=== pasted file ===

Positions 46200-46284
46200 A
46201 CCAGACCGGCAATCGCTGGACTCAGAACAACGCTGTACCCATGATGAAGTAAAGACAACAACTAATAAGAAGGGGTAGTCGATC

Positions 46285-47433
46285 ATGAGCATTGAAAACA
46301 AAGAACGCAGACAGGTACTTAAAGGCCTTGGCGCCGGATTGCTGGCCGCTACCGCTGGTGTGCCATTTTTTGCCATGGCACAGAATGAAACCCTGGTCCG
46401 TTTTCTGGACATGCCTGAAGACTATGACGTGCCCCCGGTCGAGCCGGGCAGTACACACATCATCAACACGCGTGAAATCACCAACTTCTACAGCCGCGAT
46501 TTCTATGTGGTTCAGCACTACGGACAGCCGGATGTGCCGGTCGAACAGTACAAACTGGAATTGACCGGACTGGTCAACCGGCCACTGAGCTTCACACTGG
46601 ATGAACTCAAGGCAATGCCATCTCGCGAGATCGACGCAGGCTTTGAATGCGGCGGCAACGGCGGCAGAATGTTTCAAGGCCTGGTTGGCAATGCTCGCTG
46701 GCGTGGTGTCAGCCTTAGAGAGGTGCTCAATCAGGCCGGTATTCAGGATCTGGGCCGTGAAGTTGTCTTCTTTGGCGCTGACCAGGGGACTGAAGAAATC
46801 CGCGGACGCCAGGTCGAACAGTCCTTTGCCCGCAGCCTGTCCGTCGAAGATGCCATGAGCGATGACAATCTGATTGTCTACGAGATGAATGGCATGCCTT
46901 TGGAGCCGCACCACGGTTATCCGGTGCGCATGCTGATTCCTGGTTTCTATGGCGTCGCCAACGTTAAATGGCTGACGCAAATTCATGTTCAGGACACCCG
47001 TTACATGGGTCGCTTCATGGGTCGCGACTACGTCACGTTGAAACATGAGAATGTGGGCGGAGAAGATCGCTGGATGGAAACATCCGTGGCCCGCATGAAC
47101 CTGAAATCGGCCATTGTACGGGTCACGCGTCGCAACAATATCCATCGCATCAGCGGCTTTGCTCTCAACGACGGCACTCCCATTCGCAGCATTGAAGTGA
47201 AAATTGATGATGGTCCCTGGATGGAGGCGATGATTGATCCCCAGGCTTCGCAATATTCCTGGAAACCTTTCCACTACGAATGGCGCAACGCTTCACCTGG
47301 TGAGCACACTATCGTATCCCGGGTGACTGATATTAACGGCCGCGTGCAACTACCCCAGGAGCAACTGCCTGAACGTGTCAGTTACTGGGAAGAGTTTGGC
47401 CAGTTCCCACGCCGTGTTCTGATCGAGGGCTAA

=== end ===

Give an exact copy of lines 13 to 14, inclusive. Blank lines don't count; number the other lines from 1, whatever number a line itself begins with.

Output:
47001 TTACATGGGTCGCTTCATGGGTCGCGACTACGTCACGTTGAAACATGAGAATGTGGGCGGAGAAGATCGCTGGATGGAAACATCCGTGGCCCGCATGAAC
47101 CTGAAATCGGCCATTGTACGGGTCACGCGTCGCAACAATATCCATCGCATCAGCGGCTTTGCTCTCAACGACGGCACTCCCATTCGCAGCATTGAAGTGA